Do I Have to Appear at the ALJ Hearing for Social Security Disability and SSI Benefits?

by Jun 28, 2018Appeals

Home » Blog » Frequently Asked Questions (FAQs) » Do I Have to Appear at the ALJ Hearing for Social Security Disability and SSI Benefits?

If you appeal your Social Security claim to an Administrative Law Judge (ALJ) and receive a hearing, you typically must appear at this hearing or at least send a representative to stand in for you. Your representative can be either an attorney or a non-attorney licensed to advocate for Social Security applicants.

Ideally, you should appear in person at an ALJ hearing alongside your representative who is a Social Security attorney. We highly recommend having a lawyer for ALJ hearing. This setup allows you to appeal your claim in person and allows your attorney to interject on your behalf when necessary.

The Importance of Appearing at Your ALJ Hearing

The Social Security Administration (SSA) requires you or a representative to appear at an ALJ hearing for several reasons.

The ALJ Will Have Questions for You

The purpose of the ALJ hearing is to provide a face-to-face venue where you can appeal your case to a decision-maker. By the time the hearing begins, the ALJ will have reviewed your appeal and supporting documentation. The judge will likely have a list of questions to ask you and your attorney based on the information in your file.

The ALJ’s Witnesses Want to Interview You

The ALJ usually brings other witnesses to the hearing as well, most often a medical expert and vocational expert. The medical expert interprets and offers an independent opinion on information in your medical records. The vocational expert discusses whether any jobs are available in your local market for which you are qualified and able to perform in spite of your condition. Later in the hearing, you have the opportunity to interview these witnesses and ask them questions, as well.

Not Appearing at an ALJ Hearing Defeats Its Purpose

The purpose of an ALJ hearing is for you to have the chance to plead your case in a direct, face-to-face meeting with a judge who has decision-making authority. An ALJ hearing offers a host of advantages over a paper-based appeal and has a much higher approval rate. But you cannot take advantage of it if you do not show up.

If You Cannot or Do Not Want to Appear at an ALJ Hearing

If you cannot or wish not to appear at an ALJ hearing, you do have several potential alternatives.

Your Representative Can Attend in Your Place

You can send your Social Security disability lawyer or representative to the hearing in your place. If you do so, however, you miss the opportunity to respond directly to questions posed by the ALJ and the medical and vocational experts. Not being there deprives you of the chance to make an impression and connect with decision makers. Not appearing could reflect poorly on you and your claim.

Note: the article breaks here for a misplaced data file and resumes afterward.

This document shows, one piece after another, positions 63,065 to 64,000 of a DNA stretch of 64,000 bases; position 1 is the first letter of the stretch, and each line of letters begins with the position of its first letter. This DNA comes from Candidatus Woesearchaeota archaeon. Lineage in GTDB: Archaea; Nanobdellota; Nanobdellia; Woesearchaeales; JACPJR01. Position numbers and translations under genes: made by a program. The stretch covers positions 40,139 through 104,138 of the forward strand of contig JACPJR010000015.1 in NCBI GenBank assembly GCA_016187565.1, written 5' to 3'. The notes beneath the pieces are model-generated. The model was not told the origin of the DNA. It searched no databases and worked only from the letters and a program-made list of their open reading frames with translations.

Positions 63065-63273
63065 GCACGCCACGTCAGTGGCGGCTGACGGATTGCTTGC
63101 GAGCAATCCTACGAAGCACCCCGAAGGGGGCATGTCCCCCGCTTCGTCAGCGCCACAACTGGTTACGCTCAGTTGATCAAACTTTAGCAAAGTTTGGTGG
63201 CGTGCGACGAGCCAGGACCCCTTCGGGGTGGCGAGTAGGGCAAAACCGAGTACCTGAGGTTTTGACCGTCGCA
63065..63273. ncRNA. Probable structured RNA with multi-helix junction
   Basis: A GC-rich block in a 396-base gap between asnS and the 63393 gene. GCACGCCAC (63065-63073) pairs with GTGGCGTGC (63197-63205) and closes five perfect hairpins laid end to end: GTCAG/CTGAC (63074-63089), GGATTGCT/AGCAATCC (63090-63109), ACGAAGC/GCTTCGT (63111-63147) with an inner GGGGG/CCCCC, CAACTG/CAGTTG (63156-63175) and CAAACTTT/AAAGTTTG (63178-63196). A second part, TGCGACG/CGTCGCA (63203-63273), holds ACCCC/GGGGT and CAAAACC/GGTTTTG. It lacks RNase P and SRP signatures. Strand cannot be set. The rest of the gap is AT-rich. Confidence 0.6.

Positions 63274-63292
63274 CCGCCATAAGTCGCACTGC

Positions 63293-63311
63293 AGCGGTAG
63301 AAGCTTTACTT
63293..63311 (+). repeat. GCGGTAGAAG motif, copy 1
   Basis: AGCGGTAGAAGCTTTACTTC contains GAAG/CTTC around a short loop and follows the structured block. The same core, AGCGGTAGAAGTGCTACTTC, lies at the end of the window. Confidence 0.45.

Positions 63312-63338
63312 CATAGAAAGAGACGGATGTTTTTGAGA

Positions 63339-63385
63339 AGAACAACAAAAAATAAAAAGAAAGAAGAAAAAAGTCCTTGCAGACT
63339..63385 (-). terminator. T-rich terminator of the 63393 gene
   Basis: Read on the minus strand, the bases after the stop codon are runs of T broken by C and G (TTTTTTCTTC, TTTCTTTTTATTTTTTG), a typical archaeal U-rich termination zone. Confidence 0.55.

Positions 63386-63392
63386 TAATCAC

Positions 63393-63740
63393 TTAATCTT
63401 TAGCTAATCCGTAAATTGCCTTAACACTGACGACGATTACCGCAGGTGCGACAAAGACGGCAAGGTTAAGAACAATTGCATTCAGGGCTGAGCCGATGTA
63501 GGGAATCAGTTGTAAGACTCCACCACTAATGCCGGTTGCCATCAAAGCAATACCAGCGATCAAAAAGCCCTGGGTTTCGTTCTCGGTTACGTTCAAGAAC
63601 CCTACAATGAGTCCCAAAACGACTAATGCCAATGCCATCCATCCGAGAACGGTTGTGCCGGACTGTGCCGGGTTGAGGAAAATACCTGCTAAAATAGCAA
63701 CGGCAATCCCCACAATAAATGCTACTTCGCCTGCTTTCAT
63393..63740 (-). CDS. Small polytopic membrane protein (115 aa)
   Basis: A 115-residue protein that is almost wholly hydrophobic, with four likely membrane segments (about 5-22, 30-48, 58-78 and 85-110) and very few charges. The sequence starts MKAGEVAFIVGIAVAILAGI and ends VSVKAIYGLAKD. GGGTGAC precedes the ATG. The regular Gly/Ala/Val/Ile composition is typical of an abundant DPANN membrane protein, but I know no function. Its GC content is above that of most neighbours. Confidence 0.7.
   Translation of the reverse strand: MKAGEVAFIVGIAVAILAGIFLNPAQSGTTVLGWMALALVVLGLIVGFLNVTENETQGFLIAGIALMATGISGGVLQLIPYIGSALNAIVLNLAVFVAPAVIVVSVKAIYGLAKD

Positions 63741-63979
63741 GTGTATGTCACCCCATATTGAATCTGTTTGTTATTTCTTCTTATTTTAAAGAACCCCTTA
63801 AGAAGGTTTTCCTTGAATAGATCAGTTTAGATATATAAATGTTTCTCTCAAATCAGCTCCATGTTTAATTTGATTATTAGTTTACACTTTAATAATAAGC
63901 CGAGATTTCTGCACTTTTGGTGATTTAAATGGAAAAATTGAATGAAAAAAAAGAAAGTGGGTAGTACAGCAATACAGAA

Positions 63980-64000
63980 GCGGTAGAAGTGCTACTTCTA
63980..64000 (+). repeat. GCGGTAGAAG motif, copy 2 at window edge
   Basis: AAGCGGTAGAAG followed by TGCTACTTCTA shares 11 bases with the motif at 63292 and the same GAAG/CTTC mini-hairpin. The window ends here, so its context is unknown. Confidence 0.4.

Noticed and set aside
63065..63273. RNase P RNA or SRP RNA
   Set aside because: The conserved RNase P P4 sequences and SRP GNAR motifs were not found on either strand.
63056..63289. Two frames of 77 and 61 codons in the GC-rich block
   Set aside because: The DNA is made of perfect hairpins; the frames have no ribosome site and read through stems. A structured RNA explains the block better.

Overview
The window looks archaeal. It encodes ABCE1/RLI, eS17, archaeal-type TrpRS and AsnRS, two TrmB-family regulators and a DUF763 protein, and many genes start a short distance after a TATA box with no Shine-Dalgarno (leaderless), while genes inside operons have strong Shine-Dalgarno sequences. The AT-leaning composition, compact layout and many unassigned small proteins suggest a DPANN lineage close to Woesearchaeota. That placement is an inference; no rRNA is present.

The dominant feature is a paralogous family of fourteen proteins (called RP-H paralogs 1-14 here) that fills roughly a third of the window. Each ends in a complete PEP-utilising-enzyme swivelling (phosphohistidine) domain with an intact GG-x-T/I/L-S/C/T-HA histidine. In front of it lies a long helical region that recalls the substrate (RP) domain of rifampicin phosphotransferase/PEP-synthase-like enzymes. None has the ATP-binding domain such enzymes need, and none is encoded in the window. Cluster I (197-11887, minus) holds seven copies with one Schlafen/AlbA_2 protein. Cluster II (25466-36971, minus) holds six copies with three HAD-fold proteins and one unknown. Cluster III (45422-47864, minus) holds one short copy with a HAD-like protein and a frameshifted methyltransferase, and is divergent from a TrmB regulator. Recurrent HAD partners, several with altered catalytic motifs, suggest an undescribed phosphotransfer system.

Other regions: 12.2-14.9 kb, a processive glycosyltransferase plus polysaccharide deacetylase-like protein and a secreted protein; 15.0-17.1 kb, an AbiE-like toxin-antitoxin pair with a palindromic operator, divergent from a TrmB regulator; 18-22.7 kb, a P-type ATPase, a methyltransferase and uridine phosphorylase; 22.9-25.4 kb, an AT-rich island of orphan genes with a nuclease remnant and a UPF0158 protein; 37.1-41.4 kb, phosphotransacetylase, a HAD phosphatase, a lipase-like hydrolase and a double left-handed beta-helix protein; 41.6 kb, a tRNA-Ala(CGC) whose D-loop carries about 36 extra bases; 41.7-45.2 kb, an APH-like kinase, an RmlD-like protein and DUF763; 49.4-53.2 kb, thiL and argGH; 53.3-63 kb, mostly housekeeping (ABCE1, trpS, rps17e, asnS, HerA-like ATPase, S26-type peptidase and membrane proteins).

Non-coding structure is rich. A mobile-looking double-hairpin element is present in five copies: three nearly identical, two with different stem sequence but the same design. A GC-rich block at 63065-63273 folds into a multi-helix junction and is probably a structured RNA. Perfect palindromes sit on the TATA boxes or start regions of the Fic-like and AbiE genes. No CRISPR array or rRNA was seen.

You or Your Representative Can Appear Via Teleconference or Telephone

Some applicants have permission to hold their ALJ hearing via teleconference. However, your ALJ has the final say on the manner of appearance and might make you present your case in person. Telephone conferences are allowed to you or your representative only in extraordinary circumstances.

You Can Reschedule Your Hearing

If you wish to attend your ALJ hearing but have an issue with the specific date it is scheduled, you should contact the ALJ no later than five days before the hearing or 30 days after receiving a notice of hearing, whichever comes first. The ALJ might work with you to reschedule.

You Can Forgo the Hearing

If you do not wish to participate in the ALJ hearing at all, you or your representative may request that the ALJ decide your case based on the information in your file. With this option, you forfeit the ability to clarify anything, answer questions or add testimony that could strengthen your claim.

If You Cannot Afford to Attend the ALJ Hearing

If you cannot afford to attend your ALJ hearing, you have a couple of options. One, you can send your attorney or representative in your place. Your representative will incur travel expenses, the reimbursement of which you can work out with them. Often, they will itemize these costs and apply them to your back pay award once you receive benefits.

Two, you can ask the SSA for help. The SSA pays travel costs to hearings for applicants who have a demonstrated financial need and who live more than 75 miles from the hearing location. To request help with travel expenses, contact your ALJ as soon as possible after receiving your hearing notice.

Schedule a Free Consultation with a Social Security Disability Attorney

The Disability Advantage Group wants to help you win Social Security benefits in the shortest time possible. Our legal team offers a free initial consultation and case review. To schedule an appointment, call us today at 865-566-0800.